A Must Have for everyone who loves either Music from the East or Music from Stringed Instruments
Info extracted from CD BOX Booklet
"Munir Bachir (1930-1997) was born in Mosul (Iraq), into a long established family of musicians. His father taught him to play the Ud at a very young age. He then spent six years studying at the Baghdad Institute of Music, directed by Sharif Muhyiddin. Later, he completed a doctorate of musicology in Budapest. As a passionate defender of Arab music, Munir Bachir was in constant rebellion against the misrepresentation of this music and its use for commercial ends. He spent several years fighting to establish his lute as a solo recital instrument and travelled the world as a true ambassador for Arab classical music, bringing it to specialists as well as to a larger audience and restoring credentials to a music that had become debased through bending to the tastes of colonial nostalgia. Faithful to the letter and the spirit of traditional Arab music, Munir Bachir improvised from fully authenticated sources. As much creator as performer, his music was forever evolving, never repetitive."
Live in Paris CD:
"When I hold my Ud, I do not have a clear idea of what I am going to play. A few moments pass before the plectrum begins to strike the strings softly yet with majestic assurance. At this moment, I embark on a musical journey where the melody is never repeated. I delve inwardly into the depths of my mind, travelling far into the past, into my personal heri-
tage and into history. The human picture, the mental description, reflecting a tradition of thousands of years, and a personal philosophy, combine with the urge to communicate with the public before me. The musical journey followed by the audience and myself wells up from this innermost consdousness rooted in the different aspects of my personnality. The improvisations and my spontaneous musical creation break out in a profusion of multi-coloured shapes and follow free rhythmical patterns, soaring far beyond any limited esthetic framework. Ovations do not affect me although noise among the public does. I love to listen to the music of the Maqiim and to live the pure musical time when I am transported into the hearts of the listeners." MUNIR BACHIR
"Munir Bachir stands out as the greatest Arab lutenist of the late twentieth century. As he grew older, his playing was divesting itself of the inessential, attaining that ineffable purity which is the hallmark of every great creative artist. In this second CD, far from any western mirage, Munir Bachir invites us to embark on a journey to the innermost sources of Iraqi culture, from Mesopotamia to the Abbasid golden age through the rich offerings from popular traditions. In this spirit, he offers us two of his compositions: nzaqCinz bashiri and maqCim al asil. The Arab maqCim is a complex structure, resulting from the combination of a scale of distinctive sounds with a set of specific rules of organisation and finally the manner in which these rules are applied to achieve a work of art, a creation of the moment since the piece is usually improvised. Following this principle, for each maqCim there is a corresponding particular emotional state, a modal array of feeling which the musician uses like an artist's palette to convey a certain state of interiority to his listeners." PIERRE BOIS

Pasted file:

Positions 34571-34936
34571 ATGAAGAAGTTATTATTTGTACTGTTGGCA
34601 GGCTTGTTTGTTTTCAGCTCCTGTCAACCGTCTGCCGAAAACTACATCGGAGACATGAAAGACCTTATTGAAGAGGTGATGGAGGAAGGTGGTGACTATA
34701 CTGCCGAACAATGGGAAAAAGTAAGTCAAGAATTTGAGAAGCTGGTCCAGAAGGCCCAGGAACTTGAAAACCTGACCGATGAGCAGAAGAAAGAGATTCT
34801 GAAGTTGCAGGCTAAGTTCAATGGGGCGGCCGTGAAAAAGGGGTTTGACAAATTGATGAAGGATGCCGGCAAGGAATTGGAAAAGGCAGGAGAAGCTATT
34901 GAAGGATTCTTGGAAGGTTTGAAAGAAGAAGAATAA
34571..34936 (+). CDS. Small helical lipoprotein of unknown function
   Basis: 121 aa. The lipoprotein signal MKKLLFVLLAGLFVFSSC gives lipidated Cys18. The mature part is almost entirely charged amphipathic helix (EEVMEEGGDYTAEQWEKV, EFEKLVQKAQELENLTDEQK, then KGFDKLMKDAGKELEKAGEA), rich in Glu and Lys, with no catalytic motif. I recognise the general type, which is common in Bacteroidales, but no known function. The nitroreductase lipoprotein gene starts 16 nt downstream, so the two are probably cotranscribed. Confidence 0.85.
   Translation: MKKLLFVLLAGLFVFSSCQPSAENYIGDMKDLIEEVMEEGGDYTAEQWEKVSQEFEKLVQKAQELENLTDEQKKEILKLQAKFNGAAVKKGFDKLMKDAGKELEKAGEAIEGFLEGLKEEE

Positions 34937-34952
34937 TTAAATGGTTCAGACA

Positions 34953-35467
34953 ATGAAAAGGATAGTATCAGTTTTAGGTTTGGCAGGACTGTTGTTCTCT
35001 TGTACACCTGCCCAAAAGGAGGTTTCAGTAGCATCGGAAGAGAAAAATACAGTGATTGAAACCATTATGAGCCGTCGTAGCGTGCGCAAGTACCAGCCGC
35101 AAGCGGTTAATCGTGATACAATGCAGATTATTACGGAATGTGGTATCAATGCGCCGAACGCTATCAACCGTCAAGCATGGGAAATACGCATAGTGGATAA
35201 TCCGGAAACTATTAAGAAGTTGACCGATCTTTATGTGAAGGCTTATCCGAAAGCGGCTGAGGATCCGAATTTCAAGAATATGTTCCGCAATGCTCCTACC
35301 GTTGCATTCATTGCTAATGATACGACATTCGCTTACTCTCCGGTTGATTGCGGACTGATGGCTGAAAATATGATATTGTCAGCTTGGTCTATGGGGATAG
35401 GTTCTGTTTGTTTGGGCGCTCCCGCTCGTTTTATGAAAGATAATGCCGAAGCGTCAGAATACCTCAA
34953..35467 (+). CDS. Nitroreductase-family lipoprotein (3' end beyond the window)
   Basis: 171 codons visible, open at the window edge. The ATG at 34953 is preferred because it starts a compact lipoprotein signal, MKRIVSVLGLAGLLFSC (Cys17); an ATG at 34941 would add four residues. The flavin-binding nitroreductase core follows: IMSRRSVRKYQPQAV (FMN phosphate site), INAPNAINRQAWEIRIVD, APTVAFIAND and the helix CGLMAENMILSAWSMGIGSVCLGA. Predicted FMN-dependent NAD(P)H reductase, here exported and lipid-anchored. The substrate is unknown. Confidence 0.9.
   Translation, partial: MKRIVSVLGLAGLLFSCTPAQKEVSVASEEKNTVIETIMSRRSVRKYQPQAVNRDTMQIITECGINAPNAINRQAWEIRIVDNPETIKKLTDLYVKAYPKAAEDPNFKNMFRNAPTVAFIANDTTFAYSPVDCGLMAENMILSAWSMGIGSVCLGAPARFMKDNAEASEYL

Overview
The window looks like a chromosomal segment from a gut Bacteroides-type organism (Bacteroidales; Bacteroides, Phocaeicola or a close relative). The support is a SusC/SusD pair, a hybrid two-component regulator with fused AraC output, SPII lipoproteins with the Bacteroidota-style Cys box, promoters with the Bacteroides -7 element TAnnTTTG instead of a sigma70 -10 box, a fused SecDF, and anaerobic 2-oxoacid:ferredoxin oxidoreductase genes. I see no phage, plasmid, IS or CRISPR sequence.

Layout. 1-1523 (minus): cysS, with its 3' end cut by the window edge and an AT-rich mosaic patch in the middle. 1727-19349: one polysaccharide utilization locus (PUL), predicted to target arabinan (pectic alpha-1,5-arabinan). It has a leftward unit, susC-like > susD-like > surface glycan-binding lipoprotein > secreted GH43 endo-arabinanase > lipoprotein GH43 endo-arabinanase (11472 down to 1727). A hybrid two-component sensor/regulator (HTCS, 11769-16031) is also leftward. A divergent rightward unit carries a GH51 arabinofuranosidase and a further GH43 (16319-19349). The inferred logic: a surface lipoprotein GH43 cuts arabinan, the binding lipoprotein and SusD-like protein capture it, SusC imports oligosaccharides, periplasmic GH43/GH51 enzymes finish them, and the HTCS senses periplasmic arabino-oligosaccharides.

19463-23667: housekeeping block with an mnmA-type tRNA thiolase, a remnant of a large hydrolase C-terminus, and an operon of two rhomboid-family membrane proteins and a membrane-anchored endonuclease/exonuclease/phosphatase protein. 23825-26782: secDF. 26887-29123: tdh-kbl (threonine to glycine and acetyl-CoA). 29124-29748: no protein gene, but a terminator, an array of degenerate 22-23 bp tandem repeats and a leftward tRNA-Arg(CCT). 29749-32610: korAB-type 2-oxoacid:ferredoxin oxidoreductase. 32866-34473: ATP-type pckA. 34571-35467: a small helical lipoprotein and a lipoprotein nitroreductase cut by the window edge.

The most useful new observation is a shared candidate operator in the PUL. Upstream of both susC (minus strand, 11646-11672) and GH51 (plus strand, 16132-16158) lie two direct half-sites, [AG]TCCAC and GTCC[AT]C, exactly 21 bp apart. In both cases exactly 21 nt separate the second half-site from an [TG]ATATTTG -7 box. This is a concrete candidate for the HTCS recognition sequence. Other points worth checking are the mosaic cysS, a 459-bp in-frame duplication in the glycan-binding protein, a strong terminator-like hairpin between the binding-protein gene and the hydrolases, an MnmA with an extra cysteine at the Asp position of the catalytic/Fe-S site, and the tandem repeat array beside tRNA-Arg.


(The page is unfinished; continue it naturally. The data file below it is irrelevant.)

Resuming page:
"In this third compact disc, Munir Bachir offers a musical exploration of mystical sensibility. Deeply attached to a broader vision of Arabic music, Munir Bachir placed himself from the outset in a dynamic current embracing both history and geography, since he considered the Golden Age of Arabic music from the Abbasside era as the result of elements integrated from Aramean, Mesopotamian, Persian, Syrian and Arabic culture. Then other elements - Byzantine, Turkish, late Persian - were added. These four meditations, although they claim their roots in the Muslim mysticism which has elevated the concept of the "spiritual concert" to a high art, have also borrowed elements from the oriental Churches, some of which still manifest the melodic vestiges of the ancient Assyrian civilization in their liturgies. The vision of Munir Bachir, thus transcending the Sufi quest for the union of the individual with God, bears witness to a contemplation on the essence of Man beyond time and space, and asserts its attachment to those civilizations which have acquired a universal value with history. In the final analysis, this music is a recognition of human genius. If man has been created in the image of God, and if he aspires to be united with Him through love and the gift of self, then it is through music, more than any other form of art, that man is allowed to escape from everyday contingencies, to feel the breath of the divine within himself, and to assert his own capacity to give and create. Improvisation, or composition? Munir Bachir presented these recordings as composed improvisations. Having long ago understood the extent to which a recording fixes the musical moment in time, the artist could no longer claim the transience, the fleetingness found in traditional taqsfm. Moreover, under the double influence of Indian raga and Western recitals, the taqsfm has acquired a new status. This interlude, intended to prepare the audience for the ambiance of a musical mode in a suite of sung poems, has become the core of instrumental recitals. By accustoming his listeners over the years to improvisations which were ever longer and more complex, as much in form as in modal system, Munir Bachir has, in the end, achieved composed works which nevertheless retain an impromptu, unpredictable character which is the very soul of improvisation." PIERRE BOIS
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